Moderator David D. Perlmutter mentioned the uncertainty of the affect of politicians blogging. While the uncertainty of the affect is certain, it seems that politicians have opportunities to better convey themselves and communicate more personally with the voters in society.
    One guest discussed media’s agenda-setting and the influence it had on voters. Because media is able to choose what messages to convey to viewers/listeners/etc. it has a differing effects on politicians. Some politicians get less publicity, negative publicity, or negatice hype than other politicians.
    We have discussed the communication model in class. Blogging helps eliminate the part of the communication model called the “middle-man”, the channel. It allows politicians to become more of their own publicist and publicizes themselves without the need of a possibly biased media source. Blogging opens up a forum for those politicians who do receive less or negative publicity. For those who receive negative publicity they are able to clarify, correct, or elaborate on the beliefs that were perceived in a negative light. For those who are not given attention by the media, it is a chance to show themselves to people.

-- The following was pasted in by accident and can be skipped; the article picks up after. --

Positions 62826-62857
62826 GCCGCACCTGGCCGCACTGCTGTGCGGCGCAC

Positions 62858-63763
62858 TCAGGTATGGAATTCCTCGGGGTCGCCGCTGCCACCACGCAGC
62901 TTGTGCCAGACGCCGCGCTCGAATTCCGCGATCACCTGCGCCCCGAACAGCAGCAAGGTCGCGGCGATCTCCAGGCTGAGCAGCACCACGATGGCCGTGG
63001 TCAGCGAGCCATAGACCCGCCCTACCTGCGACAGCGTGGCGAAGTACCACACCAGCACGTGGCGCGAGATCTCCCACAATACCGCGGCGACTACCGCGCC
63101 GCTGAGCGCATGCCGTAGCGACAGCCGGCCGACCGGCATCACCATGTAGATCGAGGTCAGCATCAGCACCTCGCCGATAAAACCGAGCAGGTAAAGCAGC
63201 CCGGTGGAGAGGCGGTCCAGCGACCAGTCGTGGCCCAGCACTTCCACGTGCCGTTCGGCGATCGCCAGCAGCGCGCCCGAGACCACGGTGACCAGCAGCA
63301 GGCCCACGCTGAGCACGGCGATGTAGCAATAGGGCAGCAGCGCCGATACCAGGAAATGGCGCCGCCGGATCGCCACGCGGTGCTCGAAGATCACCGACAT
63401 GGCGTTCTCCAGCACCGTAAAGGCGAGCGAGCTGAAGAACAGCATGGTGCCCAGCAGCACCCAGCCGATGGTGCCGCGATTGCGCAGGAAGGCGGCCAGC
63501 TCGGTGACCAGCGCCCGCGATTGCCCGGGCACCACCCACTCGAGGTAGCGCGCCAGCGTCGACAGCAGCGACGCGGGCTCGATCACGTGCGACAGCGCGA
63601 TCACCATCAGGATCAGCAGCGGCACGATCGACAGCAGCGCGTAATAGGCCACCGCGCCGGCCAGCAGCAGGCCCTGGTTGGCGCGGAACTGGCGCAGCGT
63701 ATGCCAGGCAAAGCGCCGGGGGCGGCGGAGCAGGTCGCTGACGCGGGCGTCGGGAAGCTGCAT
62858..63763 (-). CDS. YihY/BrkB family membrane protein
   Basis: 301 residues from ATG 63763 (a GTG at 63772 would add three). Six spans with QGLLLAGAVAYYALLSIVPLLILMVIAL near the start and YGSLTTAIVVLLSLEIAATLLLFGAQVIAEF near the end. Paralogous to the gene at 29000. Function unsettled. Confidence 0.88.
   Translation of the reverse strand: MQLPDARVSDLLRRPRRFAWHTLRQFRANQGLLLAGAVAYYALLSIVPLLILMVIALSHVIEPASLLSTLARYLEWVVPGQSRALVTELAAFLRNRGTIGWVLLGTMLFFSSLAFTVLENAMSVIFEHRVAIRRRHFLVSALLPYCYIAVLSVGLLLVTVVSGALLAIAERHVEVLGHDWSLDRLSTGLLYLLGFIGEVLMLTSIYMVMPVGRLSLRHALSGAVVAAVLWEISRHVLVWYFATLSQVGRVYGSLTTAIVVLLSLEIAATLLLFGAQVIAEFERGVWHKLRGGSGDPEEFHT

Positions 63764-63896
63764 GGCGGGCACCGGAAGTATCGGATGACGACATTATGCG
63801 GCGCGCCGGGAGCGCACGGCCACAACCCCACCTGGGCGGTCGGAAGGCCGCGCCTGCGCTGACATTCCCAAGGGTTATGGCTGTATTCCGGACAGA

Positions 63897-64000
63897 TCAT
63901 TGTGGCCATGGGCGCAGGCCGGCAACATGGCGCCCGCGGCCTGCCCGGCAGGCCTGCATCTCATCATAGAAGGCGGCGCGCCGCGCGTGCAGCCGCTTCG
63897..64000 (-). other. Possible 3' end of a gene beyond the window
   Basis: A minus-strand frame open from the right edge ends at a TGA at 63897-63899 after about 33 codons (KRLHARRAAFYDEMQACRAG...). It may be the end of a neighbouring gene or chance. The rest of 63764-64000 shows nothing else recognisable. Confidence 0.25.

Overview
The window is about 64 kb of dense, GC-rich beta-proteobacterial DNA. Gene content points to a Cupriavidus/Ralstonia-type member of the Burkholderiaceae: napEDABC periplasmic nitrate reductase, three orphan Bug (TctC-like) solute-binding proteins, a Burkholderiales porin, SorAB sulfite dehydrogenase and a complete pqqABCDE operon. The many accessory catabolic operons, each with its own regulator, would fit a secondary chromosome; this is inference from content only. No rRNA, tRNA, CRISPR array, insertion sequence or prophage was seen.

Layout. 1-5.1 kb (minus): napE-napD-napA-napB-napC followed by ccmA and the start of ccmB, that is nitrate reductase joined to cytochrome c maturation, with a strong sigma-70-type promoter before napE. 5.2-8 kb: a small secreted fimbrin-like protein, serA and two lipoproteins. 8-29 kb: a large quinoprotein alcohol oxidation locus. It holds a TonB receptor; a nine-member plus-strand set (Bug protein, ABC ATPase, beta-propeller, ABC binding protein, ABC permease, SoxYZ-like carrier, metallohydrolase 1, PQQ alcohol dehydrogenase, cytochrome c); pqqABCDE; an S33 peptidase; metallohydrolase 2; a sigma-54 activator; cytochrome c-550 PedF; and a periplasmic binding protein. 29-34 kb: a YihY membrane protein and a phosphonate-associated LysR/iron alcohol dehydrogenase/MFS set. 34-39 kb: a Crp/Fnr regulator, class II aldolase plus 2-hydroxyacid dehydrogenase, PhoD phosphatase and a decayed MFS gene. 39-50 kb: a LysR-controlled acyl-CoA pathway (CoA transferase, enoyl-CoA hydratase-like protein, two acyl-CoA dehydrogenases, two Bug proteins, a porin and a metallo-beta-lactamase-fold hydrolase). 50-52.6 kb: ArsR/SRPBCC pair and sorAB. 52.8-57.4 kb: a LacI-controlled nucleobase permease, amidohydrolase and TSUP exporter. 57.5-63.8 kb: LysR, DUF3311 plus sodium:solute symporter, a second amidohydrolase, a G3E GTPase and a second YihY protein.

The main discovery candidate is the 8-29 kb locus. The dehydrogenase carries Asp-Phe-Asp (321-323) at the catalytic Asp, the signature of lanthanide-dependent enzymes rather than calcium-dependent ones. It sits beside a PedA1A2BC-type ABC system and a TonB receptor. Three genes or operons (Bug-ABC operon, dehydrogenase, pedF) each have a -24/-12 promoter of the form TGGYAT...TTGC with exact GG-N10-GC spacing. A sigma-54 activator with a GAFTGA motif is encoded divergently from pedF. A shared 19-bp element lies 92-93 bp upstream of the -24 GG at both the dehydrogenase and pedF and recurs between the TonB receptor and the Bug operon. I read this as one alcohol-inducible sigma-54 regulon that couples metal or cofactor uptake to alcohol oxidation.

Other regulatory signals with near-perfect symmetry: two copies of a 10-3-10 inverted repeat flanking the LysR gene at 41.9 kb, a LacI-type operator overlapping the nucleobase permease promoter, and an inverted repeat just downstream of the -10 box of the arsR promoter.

People may not be able to predict how much the blogging will affect the 2008 election, but for those politicians who need all of the help with publicity and clarifying what they stand for, they would be foolish to not try out the odds.

    [ # 119 ] Comment from fun1! [February 16, 2007, 4:06 am]

    I thought the Blogging lecture at the Dole institute was very informative. I personally did not know the difference between a blog, a wall posting, etc. I also did not know that blogs have been presence for three presidential elections. I’m glad that politicians are writing blogs and hiring people to blog for them. I will most defiantly be reading politician’s blogs for the upcoming 2008 elections because I want to be informed as possible. It will be my first time voting in a presidential election, and I want to make my vote count. In my opinion blogs are a great way for young voters to stay informed. The reason being is that we get so much of our media from the computer.

    [ # 124 ] Comment from k#1bf [February 16, 2007, 5:22 am]